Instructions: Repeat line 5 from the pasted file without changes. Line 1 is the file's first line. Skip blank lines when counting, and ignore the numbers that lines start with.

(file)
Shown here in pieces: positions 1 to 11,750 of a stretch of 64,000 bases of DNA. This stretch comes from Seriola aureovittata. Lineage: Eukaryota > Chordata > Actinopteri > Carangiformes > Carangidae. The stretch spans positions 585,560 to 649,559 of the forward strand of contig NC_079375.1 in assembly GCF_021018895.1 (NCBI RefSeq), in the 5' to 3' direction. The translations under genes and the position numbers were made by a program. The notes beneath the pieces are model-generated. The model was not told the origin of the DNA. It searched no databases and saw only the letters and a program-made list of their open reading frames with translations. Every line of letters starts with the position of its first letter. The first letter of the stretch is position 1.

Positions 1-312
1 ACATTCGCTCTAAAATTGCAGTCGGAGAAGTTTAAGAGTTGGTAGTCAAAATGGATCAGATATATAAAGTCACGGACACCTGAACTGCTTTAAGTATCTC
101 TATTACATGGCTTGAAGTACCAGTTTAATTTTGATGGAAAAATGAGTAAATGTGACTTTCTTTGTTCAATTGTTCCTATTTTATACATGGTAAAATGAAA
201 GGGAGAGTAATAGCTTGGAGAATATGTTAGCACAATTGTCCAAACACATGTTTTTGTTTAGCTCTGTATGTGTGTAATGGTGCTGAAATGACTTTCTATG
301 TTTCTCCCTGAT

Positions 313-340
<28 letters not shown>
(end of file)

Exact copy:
201 GGGAGAGTAATAGCTTGGAGAATATGTTAGCACAATTGTCCAAACACATGTTTTTGTTTAGCTCTGTATGTGTGTAATGGTGCTGAAATGACTTTCTATG